Pertussis is a highly contagious bacterial infection that causes coughing with little or no fever. Coughing may result in vomiting or gagging. Some infected persons make a “whoop” sound when the person breathes in after coughing.
- Symptoms appear between 6 to 21 days (average 7-10) after exposure to an infected person.
- Usually starts with cold symptoms (runny nose, low-grade fever, cough that becomes progressively worse).
- Episodes of severe coughing can last 1-2 months.
- Vomiting may occur after coughing spells.
- Adolescents often exhibit different symptoms of the disease, often without the classic “whoop”, making it more difficult to recognize.
- The person may look and feel healthy between coughing spells.
- Immunized school children, adolescents, and adults have milder symptoms than young children.
- Secondary bacterial pneumonia is the most common complication and the cause of most pertussis-related deaths.
- Most dangerous to unvaccinated infants less than a year old who can catch the illness from family members or babysitters and may develop pneumonia, seizures, and rarely, brain damage or death.
- Serious complications are less likely in older children and adults.
- It is spread to close contacts through droplets the mouth and nose when an infected person coughs, sneezes or talks.
- Persons treated with antibiotics are contagious until the first 5 days of appropriate antibiotic treatment have been completed.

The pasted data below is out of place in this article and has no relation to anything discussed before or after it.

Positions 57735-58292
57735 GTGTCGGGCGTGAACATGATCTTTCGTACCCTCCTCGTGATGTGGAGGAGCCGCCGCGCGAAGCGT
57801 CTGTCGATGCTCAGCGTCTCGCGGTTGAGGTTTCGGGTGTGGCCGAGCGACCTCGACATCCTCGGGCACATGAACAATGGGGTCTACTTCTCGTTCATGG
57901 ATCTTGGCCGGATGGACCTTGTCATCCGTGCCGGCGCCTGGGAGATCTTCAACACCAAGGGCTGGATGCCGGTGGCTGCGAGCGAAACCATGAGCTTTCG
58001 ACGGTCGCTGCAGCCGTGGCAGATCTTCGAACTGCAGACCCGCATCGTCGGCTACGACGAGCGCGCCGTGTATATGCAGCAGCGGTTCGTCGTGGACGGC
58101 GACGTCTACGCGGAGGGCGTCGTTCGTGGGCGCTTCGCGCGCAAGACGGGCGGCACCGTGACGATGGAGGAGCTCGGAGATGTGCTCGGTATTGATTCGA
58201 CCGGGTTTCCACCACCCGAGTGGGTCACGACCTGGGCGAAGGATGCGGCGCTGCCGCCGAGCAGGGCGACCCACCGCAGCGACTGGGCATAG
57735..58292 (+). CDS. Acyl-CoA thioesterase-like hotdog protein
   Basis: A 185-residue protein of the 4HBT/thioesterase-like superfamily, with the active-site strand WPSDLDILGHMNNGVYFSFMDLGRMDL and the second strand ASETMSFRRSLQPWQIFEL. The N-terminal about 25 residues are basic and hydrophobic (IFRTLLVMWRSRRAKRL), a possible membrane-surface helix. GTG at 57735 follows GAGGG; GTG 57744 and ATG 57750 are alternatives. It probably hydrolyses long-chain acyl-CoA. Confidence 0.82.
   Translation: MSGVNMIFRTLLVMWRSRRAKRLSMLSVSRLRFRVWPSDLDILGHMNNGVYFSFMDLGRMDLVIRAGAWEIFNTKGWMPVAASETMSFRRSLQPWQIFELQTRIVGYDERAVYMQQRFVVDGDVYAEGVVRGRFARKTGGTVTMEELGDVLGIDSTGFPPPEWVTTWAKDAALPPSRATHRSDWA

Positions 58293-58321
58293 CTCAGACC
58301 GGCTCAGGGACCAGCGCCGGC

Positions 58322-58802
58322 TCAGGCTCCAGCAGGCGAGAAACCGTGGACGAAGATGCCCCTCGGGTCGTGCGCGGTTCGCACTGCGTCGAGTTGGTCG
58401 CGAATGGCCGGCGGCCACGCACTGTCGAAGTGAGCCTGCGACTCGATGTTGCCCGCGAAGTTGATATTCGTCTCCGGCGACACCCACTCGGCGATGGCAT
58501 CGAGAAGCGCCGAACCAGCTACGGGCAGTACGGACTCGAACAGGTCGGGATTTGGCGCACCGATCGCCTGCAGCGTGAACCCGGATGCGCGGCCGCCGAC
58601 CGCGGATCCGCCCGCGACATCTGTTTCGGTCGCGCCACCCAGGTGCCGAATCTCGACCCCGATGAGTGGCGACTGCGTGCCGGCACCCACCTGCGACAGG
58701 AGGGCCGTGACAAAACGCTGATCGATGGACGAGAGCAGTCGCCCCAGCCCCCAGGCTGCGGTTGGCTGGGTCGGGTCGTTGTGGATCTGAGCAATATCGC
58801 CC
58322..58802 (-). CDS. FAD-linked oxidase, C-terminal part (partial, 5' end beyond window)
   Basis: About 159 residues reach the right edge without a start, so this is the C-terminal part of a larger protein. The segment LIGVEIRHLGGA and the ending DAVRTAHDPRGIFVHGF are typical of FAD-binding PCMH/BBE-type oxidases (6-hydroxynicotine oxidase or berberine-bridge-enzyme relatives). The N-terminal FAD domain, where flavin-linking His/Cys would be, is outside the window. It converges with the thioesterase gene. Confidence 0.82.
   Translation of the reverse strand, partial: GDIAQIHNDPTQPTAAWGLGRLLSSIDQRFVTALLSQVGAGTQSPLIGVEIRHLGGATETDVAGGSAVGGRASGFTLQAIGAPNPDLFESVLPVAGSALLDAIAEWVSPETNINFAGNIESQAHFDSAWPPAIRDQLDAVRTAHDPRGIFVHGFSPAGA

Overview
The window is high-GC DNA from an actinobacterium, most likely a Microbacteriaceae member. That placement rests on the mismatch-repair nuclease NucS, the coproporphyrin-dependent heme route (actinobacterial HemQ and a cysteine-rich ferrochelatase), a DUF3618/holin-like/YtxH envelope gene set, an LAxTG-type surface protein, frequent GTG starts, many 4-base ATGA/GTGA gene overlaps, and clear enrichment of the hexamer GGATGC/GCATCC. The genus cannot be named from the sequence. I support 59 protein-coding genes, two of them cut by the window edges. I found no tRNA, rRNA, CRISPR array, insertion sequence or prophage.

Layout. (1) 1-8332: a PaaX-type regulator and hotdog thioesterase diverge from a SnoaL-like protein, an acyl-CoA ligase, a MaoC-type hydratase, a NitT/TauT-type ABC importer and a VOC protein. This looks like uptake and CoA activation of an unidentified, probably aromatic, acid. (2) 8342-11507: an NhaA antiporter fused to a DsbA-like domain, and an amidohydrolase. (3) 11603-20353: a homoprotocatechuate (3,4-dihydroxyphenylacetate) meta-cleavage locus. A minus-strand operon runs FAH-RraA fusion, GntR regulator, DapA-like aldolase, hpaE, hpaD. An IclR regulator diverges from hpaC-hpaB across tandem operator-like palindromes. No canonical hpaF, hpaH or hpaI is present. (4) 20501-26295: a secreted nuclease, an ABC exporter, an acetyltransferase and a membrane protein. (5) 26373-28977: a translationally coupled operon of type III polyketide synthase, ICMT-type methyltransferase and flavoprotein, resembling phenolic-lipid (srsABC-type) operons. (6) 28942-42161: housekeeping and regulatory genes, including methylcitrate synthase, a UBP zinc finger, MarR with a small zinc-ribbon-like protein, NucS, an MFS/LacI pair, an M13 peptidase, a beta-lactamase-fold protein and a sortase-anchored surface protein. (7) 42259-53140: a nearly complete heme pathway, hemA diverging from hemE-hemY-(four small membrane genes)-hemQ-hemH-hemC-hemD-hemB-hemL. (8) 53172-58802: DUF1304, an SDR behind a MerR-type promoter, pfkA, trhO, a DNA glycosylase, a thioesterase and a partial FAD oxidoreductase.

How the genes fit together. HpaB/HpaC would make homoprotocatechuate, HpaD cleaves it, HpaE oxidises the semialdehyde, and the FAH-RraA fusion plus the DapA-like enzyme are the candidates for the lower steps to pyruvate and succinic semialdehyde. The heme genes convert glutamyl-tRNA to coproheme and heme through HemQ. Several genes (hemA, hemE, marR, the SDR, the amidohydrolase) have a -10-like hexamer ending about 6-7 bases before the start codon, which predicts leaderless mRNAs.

- Unimmunized or inadequately immunized people are at higher risk for severe disease.
- Many cases occur in adults and older children because protection from the vaccine lasts only 5 to 10 years after the last dose.
- Pertussis vaccine is used to protect young infants from severe disease and death, but even vaccinated persons can get less severe pertussis infections.
- Recent surges of whooping cough outbreaks have been seen in middle- and high-schools around the country.
- Antibiotics active against the pertussis bacteria are used to treat and prevent the spread of pertussis to others.
- Drink plenty of fluids to avoid dehydration.
- Rest to help your body to fight the infection.
- Pertussis vaccine is included in DTaP vaccines. These vaccines are intended for children younger than 7 years. They are included in the recommended childhood immunizations and include an initial series of 4 injections plus a booster.
- In 2005, 2 new tetanus toxoid-diphtheria-acellular pertussis (Tdap) vaccines were licensed. These vaccines are the first acellular pertussis vaccines that can be given to persons older than 7 years. Adolescents age 11 through 18 years who were immunized as children should receive one booster dose of Tdap.
- An adult vaccine could stem the increase in pertussis cases among adolescents and adults in the U.S. and thus prevent the prolonged cough illness which can result in pneumonia and cracked ribs in those populations. It may also decrease the transmission of pertussis to infants who are particularly vulnerable to severe illness, complications, and death resulting from whooping cough.
- Persons with pertussis should stay home and avoid close contact with others until 5 days of antibiotic treatment for pertussis have been completed and they are no longer contagious.
- Persons with any cough and illness should avoid contact with infants and expectant mothers, including visiting or working in labor, delivery, and nursery areas of hospitals and in child care settings.
- Avoid sharing with infants any food, toys, or other object that may be contaminated with secretions from the mouth or nose of another person.